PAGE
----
Doctor Who: Smile Review
Writer: Frank Cottrell Boyce
Director: Lawrence Gough
Starring: Peter Capaldi, Pearl Mackie, Ralf Little
The Twelfth Doctor’s weak-point has always been his level of comfort with emotion, so putting emotion at the heart of an episode’s plot seems like it would open up some interesting doors. Instead, Smile is an episode straight out of the standard Moffatt Don’t Blink, Deep Breath, Listen formula, but it works because the barebones science-fiction plot is only there to play aesthetics to the story of the Doctor and Bill. Smile continues the idea of keeping the tenth series of Doctor Who easy for a new viewer to pick up by keeping the focus on our protagonists and the core concepts that have made the series endure for well over 50 years. Series ten also continues to feel the most like the classic series, with shades of The Ark in Space and other early Fourth Doctor stories elevating a fairly basic sci-fi story into something true to the show.
There was never any doubt that Smile would be anything other than an utterly gorgeous episode to behold. The BBC found the perfect setting and used it to their full advantage. Valencia, the City of Arts and Sciences, transposed into the middle of a cornfield, makes a totally convincing off-world colony, with bright, ever present light bouncing around the scene in a way that only location shooting in Spain can only bring. You just don’t get light like that in Cardiff. The stark, white, futuristic architecture adds such incredible production value to Smile that it could honestly get by on aesthetics alone. The fact that Brexit means these kind of shoots may happen less often in the future is a travesty. It felt very 1960s science-fiction based. Capaldi on the crosswalk of the ship, meanwhile, was straight out of Star Wars, a utilitarian metal structure in direct opposition to Valencia complete with a dangling off the edge moment that thrilled me as it all went down.
As monsters, the Vardy present an interesting challenge. Being more of a passive threat rather than an active one, their omnipresence lets Smile take on a more meditative quality, with conversation and curiosity developing at a natural pace. The Emojibots are cute as hell with their pudgy bellies and expressive faces. The unassuming facades give off a genuinely unsettling quality as they stand around and judge the happiness levels of the city’s occupants, eliminating the unhappy. This never gets as truly unsettling as in the first scene, where a desperate Mina Anwar tries to keep a smile on her face while delivering the news that her mother and many other colonists were murdered in front of her.
The concept of grief as a virus was interesting, but it went largely unexplored in the finale. This was a disappointing turn, especially considering how the last series dealt so explicitly with grief, I wanted a resolution that didn’t handwave it away so easily. Instead, the show flaunts the reset button and the power of the sonic screwdriver to magic the problem away in the last few minutes, leaving many of the colonists as confused as the viewers. I’m usually never one to turn down a The IT Crowd reference, but turning it off and on again just didn’t do it for me. There was a more complicated solution to this problem, one concerned with embracing empathy, the complexity of emotions and communication. Smile instead chose the easy way out and was poorer for it.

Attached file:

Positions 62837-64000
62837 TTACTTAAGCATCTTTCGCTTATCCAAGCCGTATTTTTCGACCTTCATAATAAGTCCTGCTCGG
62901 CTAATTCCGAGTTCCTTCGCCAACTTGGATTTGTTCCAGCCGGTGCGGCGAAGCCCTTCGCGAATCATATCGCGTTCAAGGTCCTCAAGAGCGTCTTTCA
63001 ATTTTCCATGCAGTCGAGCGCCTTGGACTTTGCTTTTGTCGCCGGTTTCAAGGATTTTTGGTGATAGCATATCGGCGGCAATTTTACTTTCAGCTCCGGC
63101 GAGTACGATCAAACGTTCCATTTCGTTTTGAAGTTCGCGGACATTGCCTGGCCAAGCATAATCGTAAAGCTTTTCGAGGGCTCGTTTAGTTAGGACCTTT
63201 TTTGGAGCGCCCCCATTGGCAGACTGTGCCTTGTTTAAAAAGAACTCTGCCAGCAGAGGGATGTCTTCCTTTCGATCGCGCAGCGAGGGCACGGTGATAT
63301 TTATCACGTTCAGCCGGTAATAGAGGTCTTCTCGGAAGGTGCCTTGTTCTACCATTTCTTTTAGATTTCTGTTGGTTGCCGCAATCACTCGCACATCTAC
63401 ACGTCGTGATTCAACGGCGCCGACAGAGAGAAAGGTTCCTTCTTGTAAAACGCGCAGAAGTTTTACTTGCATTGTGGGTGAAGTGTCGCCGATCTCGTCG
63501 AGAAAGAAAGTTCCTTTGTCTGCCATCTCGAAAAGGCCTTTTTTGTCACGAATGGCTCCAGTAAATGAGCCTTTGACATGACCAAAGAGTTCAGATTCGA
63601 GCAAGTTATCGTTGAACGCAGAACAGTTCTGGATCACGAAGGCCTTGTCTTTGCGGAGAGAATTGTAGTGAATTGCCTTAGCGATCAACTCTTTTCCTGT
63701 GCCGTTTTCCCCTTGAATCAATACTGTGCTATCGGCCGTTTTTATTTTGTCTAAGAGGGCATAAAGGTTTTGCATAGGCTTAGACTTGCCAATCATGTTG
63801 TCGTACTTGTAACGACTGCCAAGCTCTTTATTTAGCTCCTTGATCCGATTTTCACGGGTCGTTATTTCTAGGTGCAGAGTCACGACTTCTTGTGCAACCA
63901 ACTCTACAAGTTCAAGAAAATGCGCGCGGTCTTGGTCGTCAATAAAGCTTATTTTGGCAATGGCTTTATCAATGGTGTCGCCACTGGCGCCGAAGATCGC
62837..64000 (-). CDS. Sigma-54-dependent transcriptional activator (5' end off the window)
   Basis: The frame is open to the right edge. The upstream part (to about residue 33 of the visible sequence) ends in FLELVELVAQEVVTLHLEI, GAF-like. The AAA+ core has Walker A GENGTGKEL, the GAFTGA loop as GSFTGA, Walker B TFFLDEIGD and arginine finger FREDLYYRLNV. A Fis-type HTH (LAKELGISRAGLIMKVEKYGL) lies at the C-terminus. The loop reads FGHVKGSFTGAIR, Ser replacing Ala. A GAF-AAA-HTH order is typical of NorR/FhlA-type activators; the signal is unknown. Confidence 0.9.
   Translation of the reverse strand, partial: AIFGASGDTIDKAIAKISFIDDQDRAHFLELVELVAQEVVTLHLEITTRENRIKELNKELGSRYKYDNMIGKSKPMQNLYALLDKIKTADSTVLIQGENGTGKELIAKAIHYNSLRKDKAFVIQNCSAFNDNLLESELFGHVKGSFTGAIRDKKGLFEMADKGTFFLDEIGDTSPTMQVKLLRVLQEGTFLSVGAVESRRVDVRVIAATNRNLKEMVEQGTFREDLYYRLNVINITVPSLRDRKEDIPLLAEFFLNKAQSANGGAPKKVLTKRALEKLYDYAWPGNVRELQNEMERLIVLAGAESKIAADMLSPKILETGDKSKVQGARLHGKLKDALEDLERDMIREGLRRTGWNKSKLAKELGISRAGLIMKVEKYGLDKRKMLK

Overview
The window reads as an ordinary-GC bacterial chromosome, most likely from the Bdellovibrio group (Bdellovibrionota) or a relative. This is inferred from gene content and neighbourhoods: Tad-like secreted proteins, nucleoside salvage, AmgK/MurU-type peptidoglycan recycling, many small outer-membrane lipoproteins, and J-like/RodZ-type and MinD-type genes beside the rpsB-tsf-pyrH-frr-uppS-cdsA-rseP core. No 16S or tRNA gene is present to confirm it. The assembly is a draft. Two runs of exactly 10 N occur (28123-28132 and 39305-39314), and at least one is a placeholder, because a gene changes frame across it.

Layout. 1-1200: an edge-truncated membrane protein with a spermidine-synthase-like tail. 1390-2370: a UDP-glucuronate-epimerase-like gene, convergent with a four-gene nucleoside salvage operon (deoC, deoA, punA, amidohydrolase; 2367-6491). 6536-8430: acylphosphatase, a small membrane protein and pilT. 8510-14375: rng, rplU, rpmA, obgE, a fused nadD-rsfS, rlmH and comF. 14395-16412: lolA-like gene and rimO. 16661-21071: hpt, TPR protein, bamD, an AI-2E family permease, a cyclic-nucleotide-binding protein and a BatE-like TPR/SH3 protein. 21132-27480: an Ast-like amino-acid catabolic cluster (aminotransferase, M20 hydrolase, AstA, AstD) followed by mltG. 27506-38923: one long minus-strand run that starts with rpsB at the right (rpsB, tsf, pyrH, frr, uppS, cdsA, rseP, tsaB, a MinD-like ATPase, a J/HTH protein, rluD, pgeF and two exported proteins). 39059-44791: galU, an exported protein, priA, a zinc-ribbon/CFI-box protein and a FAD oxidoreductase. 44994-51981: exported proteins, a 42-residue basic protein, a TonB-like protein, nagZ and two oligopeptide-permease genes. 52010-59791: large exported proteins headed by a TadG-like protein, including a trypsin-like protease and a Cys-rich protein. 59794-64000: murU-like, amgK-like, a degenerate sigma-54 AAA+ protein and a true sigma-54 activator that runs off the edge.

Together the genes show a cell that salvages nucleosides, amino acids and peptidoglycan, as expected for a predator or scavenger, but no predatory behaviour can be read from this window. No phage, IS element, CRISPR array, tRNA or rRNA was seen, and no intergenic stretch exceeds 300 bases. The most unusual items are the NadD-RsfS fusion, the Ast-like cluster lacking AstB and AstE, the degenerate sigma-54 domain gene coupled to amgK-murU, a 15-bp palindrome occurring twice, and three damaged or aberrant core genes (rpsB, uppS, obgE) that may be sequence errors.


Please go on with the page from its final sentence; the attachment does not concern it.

Having said that, I still hold incredible affection for Smile when I look at how much I loved how purely Smile was intended to be a two-hander between Bill and the Doctor. The Doctor and companion discussing a problem, theorising, and solving it from multiple angles is what Smile is really all about. The actual mechanics of the story were allowed to be basic because what it was trying to accomplish was pure aesthetic. Those smaller moments of interaction between the Doctor and Bill as we learned their chemistry and saw how they would work in completely different ways to solve a problem was exactly what we need at this point in the series, and although I missed Matt Lucas, I’m even glad Nardole stayed home to put the kettle on at home.
A small grudge lies in how that closeness does impact the guest cast. Ralf Little almost qualifies for a cameo in Smile based on the small amount of screentime he had. He’s a cardboard cutout meant to carry the plot forward to an inevitable confrontation. While I did like how the actors of colour were put at the forefront of the earlier scenes, with Mina Anwar’s aforementioned opening being one of my favourites of the episode, I would have loved to see more of them as the refugees woke up later on. It would have been cool to see that representation carried over to the entire cast.
Excitingly, Smile also ends with an elephant on the Thames, a small glimpse at Sarah Dollard’s Thin Ice in episode three as the Doctor and Bill walk out into Regency London instead of St. Luke’s University. This is another classic staple, something which has been sorely missed as the Doctor seems to have gained more control over the Tardis and producers have gained more control over episodic storytelling that feels less like an ongoing soap opera. But I love it when the Doctor gets lost. It’s the sort of storytelling that’s narratively so much more fulfilling than the usual “Next Time” trailer that I was actively disappointed when they had one afterwards.
Watch It! I smiled the full way through Smile. It was a fantastic bonding episode for the Doctor and Bill that only started to fall apart a bit in the end from having to wrap everything up so quickly. Much of Smile was paced like a classic serial and splitting it into two parts may have solved some of its bigger issues and allowed it to really stretch the legs of its idea. However, taking it on its own terms as a one-off episode that continues the process of easing new viewers into a science-fiction juggernaut, there’s still plenty to adore.